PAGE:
The politics of inflation: high gasoline prices | Opinion

The Republican Party has a long tradition of politics for non-political issues. Gun safety is a social issue that we all agreed on at one time. Racism is a moral issue. Abortion is a medical problem, but perhaps also a religious one. Gender identity is a psychological issue.

Now Republicans want to make global inflation, especially inflated gas prices in the United States, a political issue in the next election. So what makes gasoline price inflation outpace most other price inflation?

This is not the natural cause of inflation in a capitalist society: the failure of capitalism to create an adequate supply of petroleum and petroleum by-products. We have lost about 1 million barrels of oil a day since we banned Russian oil. Biden filled that gap with one million barrels a day for six months from national reserves.

I have never driven to an empty gas pump in the past year or had to wait in a mile long queue like I had to in the 1970s. Haven’t seen long lines for gas anywhere else in the US either. I had no problem getting fuel oil last winter.

The problem is the result of the greed of the oil companies and the effervescence of the investment funds, in particular the hedge funds. They drive up prices by speculating on oil futures while Americans expect, encouraged by the media, continued inflation.

Today, the corporate political party, the Republican Party, is making this failure of capitalism a political issue, blaming President Biden. This appeals to businesses because they see Biden as a terrible threat. Biden wants to transition the country from fossil fuels to renewable energy, and the number of progressive Democrats in Congress cheering him on is growing.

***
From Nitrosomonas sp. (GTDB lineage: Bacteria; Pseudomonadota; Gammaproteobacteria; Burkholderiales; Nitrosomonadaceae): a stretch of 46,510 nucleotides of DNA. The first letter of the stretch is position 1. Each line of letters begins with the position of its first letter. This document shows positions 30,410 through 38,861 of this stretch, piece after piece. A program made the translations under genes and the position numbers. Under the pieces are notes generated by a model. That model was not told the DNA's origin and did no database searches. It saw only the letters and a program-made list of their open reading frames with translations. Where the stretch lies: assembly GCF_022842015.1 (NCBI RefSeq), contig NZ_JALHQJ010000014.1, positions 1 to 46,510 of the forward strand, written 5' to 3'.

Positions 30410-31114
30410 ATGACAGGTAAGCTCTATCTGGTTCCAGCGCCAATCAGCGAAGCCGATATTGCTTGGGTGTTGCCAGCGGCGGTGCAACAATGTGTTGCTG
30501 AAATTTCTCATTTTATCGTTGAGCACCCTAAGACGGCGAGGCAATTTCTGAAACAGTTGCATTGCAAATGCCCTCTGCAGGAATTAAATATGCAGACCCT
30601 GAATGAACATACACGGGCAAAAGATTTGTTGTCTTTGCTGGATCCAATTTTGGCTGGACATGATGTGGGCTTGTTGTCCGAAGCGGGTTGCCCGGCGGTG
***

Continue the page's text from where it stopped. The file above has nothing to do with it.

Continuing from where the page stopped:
Oil companies therefore see rising gas prices as a double win: (1) more than enough profits to offset losses in 2020-21, and (2) the potential downfall of Biden and progressive Democrats investing in renewable energies.

This means that gas prices are unlikely to fall until mid-November 2022. Depending on the outcome of these elections, high gas prices could continue into 2024. What do oil companies have to lose? ?

The oil industry and the investment companies that support them get another benefit from inflation. For decades they were content with a political semi-oligarchy resulting from only two easily controllable parties vying for the political center and an army of lobbyists in Washington. Trump now offers a path to autocracy, the form of governance that prevails in all free market enterprises.

The CEO is autocratic in all businesses. He can listen to advisors as much or as little as he wants, but he makes all major and even minor decisions based on his leadership style. All CEOs and corporate presidents are more familiar with autocratic organization. One party is even easier to control than two.

Republicans are blaming Biden and Democrats for the trillion-dollar stimulus package that has kept hundreds of thousands of small businesses alive and millions of families out of bankruptcy. Well, there have been two trillion-dollar stimulus packages: one under Trump and one under Biden. Does this mean that the blame is shared?

If the electorate can ignore the simple confusion of blaming President Biden for global inflation and elect more Democratic progressives to Congress, it will eliminate the filibuster in the Senate, the current cause of the impasse.

This will save this country in the short term. In the long term, we will only be saved by the Republican Party coming to its senses and more political parties representing a wider range of opinions.

In the meantime, only one party holds the pillars of democracy upright: the Democratic Party.

Robert Beard is Professor Emeritus, Linguistics and Russian Studies Programs at Bucknell University.

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